David Zuckerman, a podiatrist in Cherry Hill, N.J., remembers frequent contributions by Brown and the other pioneers to a journal called Current Podiatry. Brown, known affectionately within the community as Uncle Al and the Father of Ambulatory Foot Surgery, was revered for sharing the techniques he developed, for free, via articles, lectures and one-on-one mentorships, Zuckerman says.
"I've sent many friends to train under him, and they're successful to this day because of that training," he says.
"He never took a penny" in exchange for the training, says Larry Kobak, former academy president and current health law attorney in Long Island, N.Y. "When I was coming up in the '70s, Dr. Brown was very generous to me. He never said 'no.' He always had a smile on his face. He had such a positive attitude about life."
Brown and his fellow pioneers were on the front lines of a long-ago battle among competing factions of foot doctors. "There was a lot of antagonism in the earlier years because I was getting everybody's patients," he says. "For properly performed minimal invasive foot surgeries, the patients require no medications for pain after the surgery. After a traditional bunion operation, patients are on crutches for three months. But my type of surgery, patients walk out in their regular shoes, drive home and require no medication."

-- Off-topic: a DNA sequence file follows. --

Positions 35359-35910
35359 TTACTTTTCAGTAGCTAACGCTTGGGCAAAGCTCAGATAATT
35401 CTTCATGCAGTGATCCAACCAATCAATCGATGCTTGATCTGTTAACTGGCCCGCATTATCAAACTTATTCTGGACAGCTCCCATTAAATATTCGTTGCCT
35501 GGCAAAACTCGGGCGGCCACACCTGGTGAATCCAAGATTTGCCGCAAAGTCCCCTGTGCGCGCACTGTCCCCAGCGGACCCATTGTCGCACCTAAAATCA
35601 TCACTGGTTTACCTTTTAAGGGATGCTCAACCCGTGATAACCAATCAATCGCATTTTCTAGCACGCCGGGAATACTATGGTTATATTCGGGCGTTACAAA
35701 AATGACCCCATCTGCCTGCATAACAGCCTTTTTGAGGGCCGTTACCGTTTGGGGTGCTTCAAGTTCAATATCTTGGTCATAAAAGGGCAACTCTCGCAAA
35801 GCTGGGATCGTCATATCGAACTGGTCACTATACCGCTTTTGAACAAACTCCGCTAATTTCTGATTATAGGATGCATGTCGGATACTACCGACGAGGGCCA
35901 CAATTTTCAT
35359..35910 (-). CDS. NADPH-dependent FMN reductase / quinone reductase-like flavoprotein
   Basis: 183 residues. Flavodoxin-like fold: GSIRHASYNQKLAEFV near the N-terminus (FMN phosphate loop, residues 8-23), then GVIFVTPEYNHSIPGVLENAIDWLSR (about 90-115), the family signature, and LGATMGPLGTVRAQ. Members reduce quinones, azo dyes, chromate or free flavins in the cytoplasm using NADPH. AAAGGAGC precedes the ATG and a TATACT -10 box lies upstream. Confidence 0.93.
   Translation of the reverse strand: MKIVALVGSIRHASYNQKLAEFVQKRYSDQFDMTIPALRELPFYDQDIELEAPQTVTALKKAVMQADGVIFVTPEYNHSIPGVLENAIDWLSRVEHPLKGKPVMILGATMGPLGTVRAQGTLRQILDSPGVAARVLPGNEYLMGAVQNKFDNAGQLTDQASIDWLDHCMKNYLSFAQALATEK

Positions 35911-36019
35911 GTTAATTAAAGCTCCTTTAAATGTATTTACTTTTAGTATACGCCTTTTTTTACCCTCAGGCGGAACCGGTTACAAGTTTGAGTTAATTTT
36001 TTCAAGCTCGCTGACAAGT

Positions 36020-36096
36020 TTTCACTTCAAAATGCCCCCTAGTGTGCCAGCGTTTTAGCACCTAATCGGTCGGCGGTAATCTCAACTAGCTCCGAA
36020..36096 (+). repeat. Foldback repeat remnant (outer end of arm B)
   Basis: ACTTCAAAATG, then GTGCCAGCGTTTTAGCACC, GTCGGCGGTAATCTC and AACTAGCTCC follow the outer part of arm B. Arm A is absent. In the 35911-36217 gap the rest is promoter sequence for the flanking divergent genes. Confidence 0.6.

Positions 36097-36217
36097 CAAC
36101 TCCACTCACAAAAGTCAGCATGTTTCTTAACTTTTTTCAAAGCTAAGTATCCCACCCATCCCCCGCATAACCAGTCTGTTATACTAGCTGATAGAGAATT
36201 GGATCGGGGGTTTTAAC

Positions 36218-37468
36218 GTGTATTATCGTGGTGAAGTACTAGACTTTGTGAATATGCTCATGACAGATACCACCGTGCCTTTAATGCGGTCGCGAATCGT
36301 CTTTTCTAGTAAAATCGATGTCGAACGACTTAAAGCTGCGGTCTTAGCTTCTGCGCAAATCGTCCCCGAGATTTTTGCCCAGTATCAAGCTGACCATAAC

With ambulatory surgery centers in wide use across all types of medicine today, Zuckerman says the argument is settled. But for Brown and his fellow pioneers, "the vision was never completed. [Podiatric surgery] is still hospital oriented."
One of Brown's proudest accomplishments was developing a simple procedure for treating a painful condition called Morton's Neuroma. That's a non-cancerous tumor that develops in the ball of the foot and can make patients feel as though they are standing on a marble.